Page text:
The Sweet (But Cat-Unfriendly) Scent of Essential Oils
Essential oils are a kitty no-no. Here's what to do if your favorite feline is licks or touches them.
Essential oils—concentrated extracts produced by steaming or pressing the "essence" out of plants and flowers—smell good. The comforting scent of chamomile, the warm and spicy power of ginger, the gentle, green aroma of lavender; scents are a big reason essential oils are a growing business in the United States as fragrances and ingredients in thousands of products.
Companies and fans of these oils also tout possible health benefits for people and pets, including managing anxiety and depression in human beings and repelling fleas or managing separation anxiety for pets.
So, is it safe to use essential oils in your home or on your pets if you have cats? Are essential oils—diffused into the air through diffusers or warmers, or added to skin or clothing—bad for your feline housemates? Unfortunately, veterinarians say yes.
How Cats Can Be Hurt by Essential Oils
Essential oils are sold and used in a variety of concentrations. Some essential oils include only 1 percent to 20 percent of the particular plant essence. Other products contain as much as 100 percent of a plant's essence. That's a strong scent.
In addition, the heightened skin sensitivity of animals like cats, rabbits, guinea pigs, and hamsters may make them more prone to allergic or toxic reactions if essential oils are applied to skin or accidentally spilled there.
"Animals with underlying health issues may also be at higher risk," warns Tina Wismer, DVM, MS, DABVT, DABT, a veterinarian and senior director at the ASPCA Animal Poison Control Center. These at-risk pets may struggle to metabolize the oil once it's absorbed on the skin or through broken skin because cats lack important enzymes to break down the phenols in some oils. Cats may also have difficulty breathing well with essential oils in the air.
What Can Happen to Cats Exposed to Essential Oils
In cases handled by ASPCA Animal Poison Control, cats reacting badly to skin exposure of essential oils showed signs of:
- Ataxia, or unsteady walking
- Muscle weakness
- Depression or lethargy
- Changes in behavior
Many users question if tea tree and peppermint oils are safe for cats. Pennyroyal and melaleuca (tea tree) oils have been implicated in some severe cases of seizures and liver damage. Some oils, like tea tree oil and peppermint oil, are more toxic to cats than others in smaller amounts. Other essential oils particularly dangerous to cats either ingested or exposed on the skin include:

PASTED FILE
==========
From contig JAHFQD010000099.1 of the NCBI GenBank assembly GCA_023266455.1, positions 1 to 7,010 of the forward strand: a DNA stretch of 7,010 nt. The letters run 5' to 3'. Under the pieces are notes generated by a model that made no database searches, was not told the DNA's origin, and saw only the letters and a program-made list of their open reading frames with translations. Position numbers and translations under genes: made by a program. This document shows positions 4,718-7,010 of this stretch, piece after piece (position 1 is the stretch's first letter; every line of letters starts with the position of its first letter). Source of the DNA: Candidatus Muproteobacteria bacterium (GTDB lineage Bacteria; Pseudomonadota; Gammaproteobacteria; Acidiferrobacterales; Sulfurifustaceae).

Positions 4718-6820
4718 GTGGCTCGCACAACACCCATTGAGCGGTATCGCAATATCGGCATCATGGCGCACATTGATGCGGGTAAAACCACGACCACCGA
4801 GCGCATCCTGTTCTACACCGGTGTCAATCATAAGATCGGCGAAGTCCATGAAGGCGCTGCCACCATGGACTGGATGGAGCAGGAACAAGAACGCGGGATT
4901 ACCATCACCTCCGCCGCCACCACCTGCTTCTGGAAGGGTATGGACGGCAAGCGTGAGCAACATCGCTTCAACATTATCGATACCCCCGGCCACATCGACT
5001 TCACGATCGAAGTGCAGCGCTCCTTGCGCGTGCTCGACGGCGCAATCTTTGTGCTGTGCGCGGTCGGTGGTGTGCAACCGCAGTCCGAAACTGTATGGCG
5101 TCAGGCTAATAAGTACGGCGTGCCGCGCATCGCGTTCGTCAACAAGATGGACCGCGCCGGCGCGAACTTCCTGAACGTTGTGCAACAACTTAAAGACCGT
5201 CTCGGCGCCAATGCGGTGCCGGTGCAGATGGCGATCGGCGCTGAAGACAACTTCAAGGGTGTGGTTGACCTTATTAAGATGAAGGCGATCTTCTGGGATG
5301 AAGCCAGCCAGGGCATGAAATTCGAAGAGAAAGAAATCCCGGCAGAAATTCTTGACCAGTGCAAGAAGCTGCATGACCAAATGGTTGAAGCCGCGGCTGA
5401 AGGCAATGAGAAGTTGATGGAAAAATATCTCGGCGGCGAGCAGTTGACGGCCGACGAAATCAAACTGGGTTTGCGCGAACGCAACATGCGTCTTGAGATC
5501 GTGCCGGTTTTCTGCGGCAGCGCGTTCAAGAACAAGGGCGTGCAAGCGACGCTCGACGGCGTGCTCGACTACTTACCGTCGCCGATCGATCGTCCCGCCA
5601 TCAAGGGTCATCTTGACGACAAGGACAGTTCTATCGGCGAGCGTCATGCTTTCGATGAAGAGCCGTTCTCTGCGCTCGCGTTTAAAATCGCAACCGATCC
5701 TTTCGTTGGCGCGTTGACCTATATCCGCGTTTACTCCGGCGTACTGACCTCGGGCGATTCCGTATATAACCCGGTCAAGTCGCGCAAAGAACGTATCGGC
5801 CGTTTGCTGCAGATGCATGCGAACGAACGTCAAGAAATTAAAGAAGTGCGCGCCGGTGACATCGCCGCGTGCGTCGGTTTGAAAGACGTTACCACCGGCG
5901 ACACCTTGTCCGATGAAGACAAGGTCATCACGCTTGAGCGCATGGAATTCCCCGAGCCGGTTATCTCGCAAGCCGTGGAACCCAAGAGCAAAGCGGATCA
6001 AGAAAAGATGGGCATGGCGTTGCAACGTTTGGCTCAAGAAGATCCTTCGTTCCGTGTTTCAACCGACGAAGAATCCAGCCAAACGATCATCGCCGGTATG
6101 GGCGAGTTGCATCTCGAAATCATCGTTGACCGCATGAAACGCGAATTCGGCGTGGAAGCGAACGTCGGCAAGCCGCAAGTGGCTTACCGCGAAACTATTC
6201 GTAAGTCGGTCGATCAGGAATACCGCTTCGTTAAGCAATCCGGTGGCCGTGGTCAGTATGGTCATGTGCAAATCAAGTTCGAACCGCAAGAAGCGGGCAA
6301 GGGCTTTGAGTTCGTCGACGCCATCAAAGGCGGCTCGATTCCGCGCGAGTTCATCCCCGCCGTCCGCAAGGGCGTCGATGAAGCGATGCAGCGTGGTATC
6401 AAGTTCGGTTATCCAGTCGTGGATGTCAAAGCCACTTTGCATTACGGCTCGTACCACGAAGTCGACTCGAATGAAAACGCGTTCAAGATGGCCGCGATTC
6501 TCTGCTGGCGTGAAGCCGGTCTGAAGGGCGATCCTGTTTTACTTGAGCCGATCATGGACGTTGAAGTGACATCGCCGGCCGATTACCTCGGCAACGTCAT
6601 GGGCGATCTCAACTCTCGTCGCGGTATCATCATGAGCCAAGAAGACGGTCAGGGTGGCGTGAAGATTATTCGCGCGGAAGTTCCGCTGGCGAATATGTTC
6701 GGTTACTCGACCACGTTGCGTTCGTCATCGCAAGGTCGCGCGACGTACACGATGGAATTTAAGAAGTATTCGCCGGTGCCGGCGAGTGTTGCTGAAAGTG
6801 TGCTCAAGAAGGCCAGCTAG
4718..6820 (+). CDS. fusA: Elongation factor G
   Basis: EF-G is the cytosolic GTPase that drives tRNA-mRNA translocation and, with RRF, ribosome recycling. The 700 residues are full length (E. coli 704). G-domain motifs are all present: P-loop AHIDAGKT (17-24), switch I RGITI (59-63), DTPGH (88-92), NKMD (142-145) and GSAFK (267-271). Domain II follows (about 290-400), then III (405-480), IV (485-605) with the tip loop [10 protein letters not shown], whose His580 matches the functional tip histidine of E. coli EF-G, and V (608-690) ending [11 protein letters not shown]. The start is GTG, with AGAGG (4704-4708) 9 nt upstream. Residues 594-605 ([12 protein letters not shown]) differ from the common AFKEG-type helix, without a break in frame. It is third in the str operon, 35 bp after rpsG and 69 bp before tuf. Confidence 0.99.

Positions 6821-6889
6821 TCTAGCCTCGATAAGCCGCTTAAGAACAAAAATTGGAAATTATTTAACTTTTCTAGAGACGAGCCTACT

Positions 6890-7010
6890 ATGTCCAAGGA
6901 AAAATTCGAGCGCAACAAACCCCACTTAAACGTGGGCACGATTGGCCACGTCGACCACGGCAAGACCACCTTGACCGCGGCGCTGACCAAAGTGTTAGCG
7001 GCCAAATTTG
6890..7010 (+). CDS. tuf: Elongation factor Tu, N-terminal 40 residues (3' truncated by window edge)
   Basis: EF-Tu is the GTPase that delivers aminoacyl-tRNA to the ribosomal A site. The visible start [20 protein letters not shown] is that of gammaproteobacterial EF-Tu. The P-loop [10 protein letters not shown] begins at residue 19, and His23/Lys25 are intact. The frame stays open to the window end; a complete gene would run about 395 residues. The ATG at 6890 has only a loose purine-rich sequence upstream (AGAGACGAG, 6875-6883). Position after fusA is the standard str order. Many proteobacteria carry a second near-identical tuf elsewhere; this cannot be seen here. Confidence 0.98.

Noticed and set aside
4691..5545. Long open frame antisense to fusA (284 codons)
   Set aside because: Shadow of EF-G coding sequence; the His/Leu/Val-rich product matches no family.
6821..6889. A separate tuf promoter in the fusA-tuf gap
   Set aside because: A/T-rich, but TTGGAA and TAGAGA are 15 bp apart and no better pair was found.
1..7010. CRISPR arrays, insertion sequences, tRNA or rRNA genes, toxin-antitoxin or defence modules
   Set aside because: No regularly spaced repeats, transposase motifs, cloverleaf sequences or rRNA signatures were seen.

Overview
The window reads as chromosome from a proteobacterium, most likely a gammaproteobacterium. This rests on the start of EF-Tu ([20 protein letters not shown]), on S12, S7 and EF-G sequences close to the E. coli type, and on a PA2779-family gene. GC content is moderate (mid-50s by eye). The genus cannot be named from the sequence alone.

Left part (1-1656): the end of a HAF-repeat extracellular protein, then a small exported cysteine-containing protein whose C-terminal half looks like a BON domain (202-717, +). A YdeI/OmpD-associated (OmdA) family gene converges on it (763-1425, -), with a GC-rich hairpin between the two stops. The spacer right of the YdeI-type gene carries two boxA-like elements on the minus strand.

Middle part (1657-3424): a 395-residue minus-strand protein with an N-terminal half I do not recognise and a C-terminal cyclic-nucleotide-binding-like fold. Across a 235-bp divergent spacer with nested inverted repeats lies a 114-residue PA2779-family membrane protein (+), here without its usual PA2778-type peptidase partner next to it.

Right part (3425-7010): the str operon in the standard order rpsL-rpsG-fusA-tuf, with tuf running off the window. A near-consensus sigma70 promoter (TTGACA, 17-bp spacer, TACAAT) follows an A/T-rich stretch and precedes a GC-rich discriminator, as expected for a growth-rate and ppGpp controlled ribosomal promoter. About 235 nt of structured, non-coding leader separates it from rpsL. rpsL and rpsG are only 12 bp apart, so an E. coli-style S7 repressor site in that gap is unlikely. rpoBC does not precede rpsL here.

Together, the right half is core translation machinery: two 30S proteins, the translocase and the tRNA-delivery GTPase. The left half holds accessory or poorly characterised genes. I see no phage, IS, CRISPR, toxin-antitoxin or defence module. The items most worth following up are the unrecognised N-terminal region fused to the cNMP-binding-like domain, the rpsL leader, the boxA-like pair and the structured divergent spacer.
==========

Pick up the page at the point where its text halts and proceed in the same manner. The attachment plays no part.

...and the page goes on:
- Sweet birch
- Ylang ylang
If you suspect your cat has ingested these or any other essential oils, or has gotten essential oils on his skin, call your vet and bring any packaging from the product with you to the veterinary hospital.
Keep Cats Safe From Essential Oils
Wismer and the team at ASPCA Animal Poison Control offer these guidelines for minimizing the risk to cats and other pets from essential oils:
- Don't apply highly concentrated oils to cats, dogs, or other animals. It can be difficult to know for sure how diluted or concentrated an essential oil is, so Wismer doesn't recommend applying it to cats. "Due to the variability in concentration and quality, it's best to completely avoid directly applying them to your pet," Wismer says.
- Avoid essential oil diffusers if cats or other pets have underlying health problems, especially respiratory issues. Never use diffusers around birds, who are particularly sensitive to breathing problems.
- Keep essential oil containers, diffusers, and warmers out of cats' reach.
- Give cats and other animals easy ways to leave an area in your home if the smell of a diffuser or warmer is too strong for them. While the feline sense of smell isn't as sensitive as dogs’, it's more sensitive than yours.
- Keep diffusers out of rooms where cats or other animals groom themselves. Diffusers and warmers put essential oils into the air, which can then land on a cat's fur.
Keep essential oils off cats' fur and skin and use diffusers and warmers in rooms without cats for short periods of time, and you should be OK.
"The best way to avoid exposing your pets to dangerous substances is always to err on the side of caution and by 'pet-proofing' your space," Wismer says.